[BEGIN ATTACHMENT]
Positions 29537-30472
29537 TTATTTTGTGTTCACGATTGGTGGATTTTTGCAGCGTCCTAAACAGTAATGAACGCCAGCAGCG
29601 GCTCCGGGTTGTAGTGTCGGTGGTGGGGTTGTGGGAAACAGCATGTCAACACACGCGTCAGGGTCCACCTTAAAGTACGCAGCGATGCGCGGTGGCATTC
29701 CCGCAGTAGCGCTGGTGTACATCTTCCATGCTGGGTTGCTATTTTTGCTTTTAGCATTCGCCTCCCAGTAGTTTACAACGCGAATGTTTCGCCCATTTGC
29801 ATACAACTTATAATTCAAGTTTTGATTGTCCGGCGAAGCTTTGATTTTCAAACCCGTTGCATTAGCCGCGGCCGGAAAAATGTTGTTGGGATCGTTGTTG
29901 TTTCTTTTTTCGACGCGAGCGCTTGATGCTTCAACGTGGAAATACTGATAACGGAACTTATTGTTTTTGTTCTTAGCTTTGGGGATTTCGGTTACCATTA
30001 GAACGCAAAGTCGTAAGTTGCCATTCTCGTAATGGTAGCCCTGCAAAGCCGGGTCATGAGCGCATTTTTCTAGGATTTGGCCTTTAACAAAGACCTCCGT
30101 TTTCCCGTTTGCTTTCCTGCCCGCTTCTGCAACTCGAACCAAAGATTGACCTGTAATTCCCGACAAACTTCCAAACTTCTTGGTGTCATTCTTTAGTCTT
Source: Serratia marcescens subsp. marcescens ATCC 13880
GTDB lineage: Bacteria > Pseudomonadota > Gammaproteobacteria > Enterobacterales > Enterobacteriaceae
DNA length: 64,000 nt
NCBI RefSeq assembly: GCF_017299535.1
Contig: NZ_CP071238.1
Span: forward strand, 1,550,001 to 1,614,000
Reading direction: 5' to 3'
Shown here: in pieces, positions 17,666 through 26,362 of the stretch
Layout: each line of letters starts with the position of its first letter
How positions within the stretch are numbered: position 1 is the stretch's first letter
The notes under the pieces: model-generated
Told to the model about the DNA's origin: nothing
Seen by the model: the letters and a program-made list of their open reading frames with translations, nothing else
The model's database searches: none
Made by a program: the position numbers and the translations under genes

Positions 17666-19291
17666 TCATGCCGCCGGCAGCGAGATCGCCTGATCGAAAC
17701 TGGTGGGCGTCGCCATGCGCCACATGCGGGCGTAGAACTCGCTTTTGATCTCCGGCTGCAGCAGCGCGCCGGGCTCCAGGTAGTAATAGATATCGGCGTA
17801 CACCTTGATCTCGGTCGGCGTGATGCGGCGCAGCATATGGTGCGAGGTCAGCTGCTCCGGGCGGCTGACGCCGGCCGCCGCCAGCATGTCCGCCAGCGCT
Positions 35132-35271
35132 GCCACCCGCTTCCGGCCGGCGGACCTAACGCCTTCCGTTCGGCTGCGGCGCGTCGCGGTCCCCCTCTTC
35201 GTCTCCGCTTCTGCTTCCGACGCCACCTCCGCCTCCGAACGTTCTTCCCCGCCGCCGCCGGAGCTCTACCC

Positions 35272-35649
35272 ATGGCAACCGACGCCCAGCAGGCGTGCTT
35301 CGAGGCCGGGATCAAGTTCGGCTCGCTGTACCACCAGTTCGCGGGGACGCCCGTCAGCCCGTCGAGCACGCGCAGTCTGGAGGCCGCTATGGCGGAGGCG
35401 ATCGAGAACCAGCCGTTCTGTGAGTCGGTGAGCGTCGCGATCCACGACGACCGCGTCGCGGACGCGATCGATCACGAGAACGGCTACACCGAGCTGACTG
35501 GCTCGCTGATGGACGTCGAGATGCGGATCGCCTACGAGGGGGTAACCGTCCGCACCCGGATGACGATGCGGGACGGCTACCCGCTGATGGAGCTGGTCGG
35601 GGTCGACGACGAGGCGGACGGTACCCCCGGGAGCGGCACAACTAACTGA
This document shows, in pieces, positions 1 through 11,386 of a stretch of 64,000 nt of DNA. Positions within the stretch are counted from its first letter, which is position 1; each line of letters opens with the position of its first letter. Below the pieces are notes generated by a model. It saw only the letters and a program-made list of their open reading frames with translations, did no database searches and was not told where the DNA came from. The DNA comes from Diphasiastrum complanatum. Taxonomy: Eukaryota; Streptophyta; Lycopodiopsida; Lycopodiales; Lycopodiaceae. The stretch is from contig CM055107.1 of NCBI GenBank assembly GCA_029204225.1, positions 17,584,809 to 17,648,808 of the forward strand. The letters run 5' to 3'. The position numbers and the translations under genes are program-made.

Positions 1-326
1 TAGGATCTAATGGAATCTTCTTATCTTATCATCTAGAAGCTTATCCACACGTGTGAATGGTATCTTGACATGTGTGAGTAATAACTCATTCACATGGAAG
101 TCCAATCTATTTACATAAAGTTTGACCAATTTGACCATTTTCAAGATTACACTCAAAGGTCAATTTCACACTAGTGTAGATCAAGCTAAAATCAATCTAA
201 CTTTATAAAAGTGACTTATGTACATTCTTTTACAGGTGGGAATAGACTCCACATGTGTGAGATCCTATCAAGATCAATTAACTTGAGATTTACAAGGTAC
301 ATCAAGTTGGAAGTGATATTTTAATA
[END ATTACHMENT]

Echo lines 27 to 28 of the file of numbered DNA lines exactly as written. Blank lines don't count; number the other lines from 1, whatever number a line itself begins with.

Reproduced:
17801 CACCTTGATCTCGGTCGGCGTGATGCGGCGCAGCATATGGTGCGAGGTCAGCTGCTCCGGGCGGCTGACGCCGGCCGCCGCCAGCATGTCCGCCAGCGCT
Positions 35132-35271